A recent Wall Street Journal article addresses reader comments regarding the uptick in the cash balances held by private equity firms. Below are samples of reader questions and corresponding WSJ responses:
- Are these companies keeping cash in the bank and then borrowing to fund acquisitions? A bit of both, says WSJ. Private-equity funds, it says, use “lots of debt, or leverage, on top of their equity when they buy a company. This boosts the returns to their equity investment.”
- The effect of leverage on private equity returns, says WSJ, is an important point but one that can cause confusion. It explains, “Private equity applies leverage, by which we mean debt, to the companies it buys—but not at the level of its funds.”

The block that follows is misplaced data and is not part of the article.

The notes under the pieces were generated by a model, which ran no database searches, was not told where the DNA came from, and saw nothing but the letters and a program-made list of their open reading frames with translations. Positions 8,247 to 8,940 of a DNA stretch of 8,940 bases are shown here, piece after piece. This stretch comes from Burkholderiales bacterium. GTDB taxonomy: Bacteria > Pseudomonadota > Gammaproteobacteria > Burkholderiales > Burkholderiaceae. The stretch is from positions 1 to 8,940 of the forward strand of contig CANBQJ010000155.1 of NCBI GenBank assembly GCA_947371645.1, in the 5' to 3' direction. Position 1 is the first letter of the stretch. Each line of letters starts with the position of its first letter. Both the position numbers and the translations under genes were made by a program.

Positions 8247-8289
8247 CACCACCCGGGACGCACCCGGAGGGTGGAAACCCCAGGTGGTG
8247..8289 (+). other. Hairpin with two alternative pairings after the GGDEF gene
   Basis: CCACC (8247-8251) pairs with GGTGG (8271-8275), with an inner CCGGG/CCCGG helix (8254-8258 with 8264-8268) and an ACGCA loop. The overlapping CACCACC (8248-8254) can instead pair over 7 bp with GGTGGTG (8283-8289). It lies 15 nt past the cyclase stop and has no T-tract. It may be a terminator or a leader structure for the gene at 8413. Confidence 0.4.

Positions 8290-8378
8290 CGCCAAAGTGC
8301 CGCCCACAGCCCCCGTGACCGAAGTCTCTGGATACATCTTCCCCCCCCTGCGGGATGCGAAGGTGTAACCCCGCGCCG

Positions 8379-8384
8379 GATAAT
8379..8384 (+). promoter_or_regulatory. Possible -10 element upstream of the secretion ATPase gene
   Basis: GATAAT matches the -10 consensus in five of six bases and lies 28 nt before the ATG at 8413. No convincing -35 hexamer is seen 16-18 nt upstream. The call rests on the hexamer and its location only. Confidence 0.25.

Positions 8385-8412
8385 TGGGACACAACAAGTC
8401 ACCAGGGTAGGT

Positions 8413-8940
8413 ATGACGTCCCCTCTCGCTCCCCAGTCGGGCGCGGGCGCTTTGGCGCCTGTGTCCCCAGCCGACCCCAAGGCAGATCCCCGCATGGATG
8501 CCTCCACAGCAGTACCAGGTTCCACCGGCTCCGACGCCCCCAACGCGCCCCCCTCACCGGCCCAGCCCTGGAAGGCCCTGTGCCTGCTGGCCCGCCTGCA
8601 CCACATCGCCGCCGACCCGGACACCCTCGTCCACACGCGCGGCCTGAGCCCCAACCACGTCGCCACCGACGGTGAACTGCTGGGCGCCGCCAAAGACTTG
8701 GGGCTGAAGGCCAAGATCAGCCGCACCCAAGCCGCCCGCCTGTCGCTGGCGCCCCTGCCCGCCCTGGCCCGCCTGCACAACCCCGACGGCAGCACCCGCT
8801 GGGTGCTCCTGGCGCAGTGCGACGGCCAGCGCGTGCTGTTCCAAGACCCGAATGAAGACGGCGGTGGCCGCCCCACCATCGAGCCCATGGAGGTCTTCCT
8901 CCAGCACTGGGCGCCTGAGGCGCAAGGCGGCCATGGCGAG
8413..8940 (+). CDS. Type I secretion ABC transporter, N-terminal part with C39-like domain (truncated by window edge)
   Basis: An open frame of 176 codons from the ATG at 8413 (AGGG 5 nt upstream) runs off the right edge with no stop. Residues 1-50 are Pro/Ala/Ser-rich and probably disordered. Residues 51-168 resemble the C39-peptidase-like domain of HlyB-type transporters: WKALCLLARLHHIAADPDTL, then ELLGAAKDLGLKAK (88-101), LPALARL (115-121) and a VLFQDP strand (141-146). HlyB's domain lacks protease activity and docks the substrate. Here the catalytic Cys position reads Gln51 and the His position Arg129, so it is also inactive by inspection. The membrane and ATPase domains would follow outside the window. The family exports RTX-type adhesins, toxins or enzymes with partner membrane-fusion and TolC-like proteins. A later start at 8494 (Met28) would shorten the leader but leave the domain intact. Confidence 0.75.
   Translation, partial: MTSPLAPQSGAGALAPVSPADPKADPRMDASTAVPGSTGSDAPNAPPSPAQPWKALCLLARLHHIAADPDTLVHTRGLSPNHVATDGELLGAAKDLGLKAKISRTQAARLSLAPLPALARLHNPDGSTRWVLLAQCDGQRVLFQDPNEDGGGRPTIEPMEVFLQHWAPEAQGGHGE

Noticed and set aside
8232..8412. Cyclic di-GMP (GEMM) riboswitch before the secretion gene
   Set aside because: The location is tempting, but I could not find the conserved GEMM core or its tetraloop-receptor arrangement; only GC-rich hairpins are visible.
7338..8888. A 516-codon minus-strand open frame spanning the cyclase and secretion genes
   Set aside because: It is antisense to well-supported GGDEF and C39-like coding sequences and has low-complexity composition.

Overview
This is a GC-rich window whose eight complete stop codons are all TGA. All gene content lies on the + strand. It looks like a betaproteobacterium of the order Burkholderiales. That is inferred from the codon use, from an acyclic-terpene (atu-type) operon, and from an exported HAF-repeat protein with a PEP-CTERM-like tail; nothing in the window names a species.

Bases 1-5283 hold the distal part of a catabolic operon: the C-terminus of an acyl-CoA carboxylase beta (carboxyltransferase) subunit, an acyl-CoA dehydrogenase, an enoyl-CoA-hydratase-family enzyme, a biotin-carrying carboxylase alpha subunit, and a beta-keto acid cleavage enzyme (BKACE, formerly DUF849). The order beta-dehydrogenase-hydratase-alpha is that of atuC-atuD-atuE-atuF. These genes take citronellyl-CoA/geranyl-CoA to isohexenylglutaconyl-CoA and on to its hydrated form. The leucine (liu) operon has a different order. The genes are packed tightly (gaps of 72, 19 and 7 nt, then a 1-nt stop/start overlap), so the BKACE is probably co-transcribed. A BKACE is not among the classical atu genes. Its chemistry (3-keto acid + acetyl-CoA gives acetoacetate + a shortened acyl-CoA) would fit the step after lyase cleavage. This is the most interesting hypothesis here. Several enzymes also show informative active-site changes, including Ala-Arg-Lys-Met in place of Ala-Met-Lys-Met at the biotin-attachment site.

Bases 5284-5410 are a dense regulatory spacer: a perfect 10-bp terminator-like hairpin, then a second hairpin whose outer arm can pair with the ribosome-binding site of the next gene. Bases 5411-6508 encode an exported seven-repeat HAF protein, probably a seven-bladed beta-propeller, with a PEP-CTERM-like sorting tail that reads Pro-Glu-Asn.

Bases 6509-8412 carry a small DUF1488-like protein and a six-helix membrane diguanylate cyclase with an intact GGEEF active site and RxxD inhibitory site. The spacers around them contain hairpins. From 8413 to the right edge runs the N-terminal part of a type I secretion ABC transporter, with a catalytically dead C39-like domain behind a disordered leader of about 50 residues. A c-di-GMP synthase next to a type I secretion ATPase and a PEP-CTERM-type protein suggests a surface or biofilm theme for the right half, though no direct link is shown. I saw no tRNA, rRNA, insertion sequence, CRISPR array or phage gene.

- Private equity makes most of its investments among small to medium-sized companies, which typically offer higher returns. So, would private equity investments outperform investments in public securities of similar size? The article cites data showing that private equity outperformance is similar for S&P 500 stocks and smaller stocks, but they underperformed mid-caps at times during the late-nineties and mid-2000s.
- Can private equity returns be trusted if they are based on theoretical company valuations? According to consultants at Bain & Company, the article reports, about 90% of the capital invested in 2009 or before by private equity is in deals that have been fully or partially sold, which means they have “market-verified values.”